When man-made images constitute the evidence of our environment and even our existence, how is our perception of the world manipulated and shaped? The Berkeley Center for New Media partnered with Books in Browsers, the Cultural Services of the French Consulate, the Goethe-Institut San Francisco, Gray Area Foundation for the Arts, and swissnex San Francisco to produce a day of lightning talks on how images define our locations by allowing us to access the inaccessible.
Image as Location Media & Revisited
IMG as LOCATION Videos Now Available
We’re thrilled to share the videos of the amazing lectures from IMAGE as LOCATION: the conference.
You can read about some of the highlights from the day from the excellent summary BCNM Director Greg Niemeyer wrote earlier this year.
From the cellular level to the macro scale of planetary depictions, experts considered and innovated on the notion of images providing a sense of place, inspiring the audience to reflect on our relationship to the pictures that surround our lives. The conference proved the vital importance of critically analyzing the nature of images in our world.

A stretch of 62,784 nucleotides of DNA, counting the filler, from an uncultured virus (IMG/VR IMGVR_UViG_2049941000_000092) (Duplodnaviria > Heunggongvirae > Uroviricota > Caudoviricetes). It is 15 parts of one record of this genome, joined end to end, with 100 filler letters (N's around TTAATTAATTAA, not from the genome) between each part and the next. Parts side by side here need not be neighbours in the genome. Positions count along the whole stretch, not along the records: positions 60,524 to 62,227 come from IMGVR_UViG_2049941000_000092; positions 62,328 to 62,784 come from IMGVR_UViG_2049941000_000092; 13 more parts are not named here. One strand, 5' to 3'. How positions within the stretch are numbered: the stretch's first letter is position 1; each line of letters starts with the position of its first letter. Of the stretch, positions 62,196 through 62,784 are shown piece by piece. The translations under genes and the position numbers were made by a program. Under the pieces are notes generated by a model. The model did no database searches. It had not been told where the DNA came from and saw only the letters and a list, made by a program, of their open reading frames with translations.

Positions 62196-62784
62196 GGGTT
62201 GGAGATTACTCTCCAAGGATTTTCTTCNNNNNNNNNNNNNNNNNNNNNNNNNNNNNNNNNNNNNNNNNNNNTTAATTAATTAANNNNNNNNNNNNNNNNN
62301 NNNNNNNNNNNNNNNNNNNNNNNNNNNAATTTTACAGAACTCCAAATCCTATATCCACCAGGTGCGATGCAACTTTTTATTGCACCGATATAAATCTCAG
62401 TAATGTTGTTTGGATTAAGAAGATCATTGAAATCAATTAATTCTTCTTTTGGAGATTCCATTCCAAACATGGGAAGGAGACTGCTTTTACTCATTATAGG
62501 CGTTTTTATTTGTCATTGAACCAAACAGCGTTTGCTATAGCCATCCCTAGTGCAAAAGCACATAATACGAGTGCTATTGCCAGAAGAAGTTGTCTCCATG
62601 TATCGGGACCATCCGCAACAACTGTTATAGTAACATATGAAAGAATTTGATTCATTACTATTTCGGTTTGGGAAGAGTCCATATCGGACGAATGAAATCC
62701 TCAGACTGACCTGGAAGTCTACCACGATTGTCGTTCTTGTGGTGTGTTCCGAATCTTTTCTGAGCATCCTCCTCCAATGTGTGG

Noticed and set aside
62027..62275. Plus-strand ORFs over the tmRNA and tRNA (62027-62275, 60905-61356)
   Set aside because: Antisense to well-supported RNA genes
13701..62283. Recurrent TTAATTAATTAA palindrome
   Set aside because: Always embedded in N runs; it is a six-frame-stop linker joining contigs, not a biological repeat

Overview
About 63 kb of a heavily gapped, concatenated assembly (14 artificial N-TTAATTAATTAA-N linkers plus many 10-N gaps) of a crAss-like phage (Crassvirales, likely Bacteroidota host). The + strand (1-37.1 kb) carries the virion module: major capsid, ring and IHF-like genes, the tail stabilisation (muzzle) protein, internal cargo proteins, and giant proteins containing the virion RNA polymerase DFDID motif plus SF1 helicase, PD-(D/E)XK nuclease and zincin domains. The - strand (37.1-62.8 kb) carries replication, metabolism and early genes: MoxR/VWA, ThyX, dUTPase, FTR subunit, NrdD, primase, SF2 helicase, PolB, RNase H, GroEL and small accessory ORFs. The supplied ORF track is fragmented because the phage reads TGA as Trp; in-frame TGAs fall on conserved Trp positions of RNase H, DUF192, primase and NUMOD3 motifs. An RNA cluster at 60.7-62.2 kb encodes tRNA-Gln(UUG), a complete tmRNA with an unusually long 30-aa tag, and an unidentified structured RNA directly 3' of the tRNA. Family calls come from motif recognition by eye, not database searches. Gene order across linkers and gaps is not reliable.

Video of Steven Johnson at Image as Location
We now have available the video of Steven Johnson’s talk on “How We Got to Now” from the Image as Location conference. Check back soon for videos of our other amazing speakers, photos, as well as a recap of the great conversations that arose throughout the day!
John Scott’s “Moferguson” at the Virtual Relocation Exhibit
Congratualtions to BCNM DE John Scott for having his work, “Moferguson”, be selected for the Virtual Relocation exhibition sponsored by New Hive at the Goethe-Institut in San Francisco as part of Image as Location. “Moferguson” is a ‘giftych’ of images compiled from the St. Louis Dispatch’s coverage of the ongoing controversy and protests in Ferguson, Missouri.
The exhibition will run until October 24th and has an opening reception this Thursday, October 17th where you can see John Scott’s work in person along with the other remixed and digitized pieces on display. BCNM is also participating in the Image as Location festival, with a conference October 22nd at Sutarja Dai Hall exploring the relationship between images and how they shape our understanding and conceptualization of the world around us.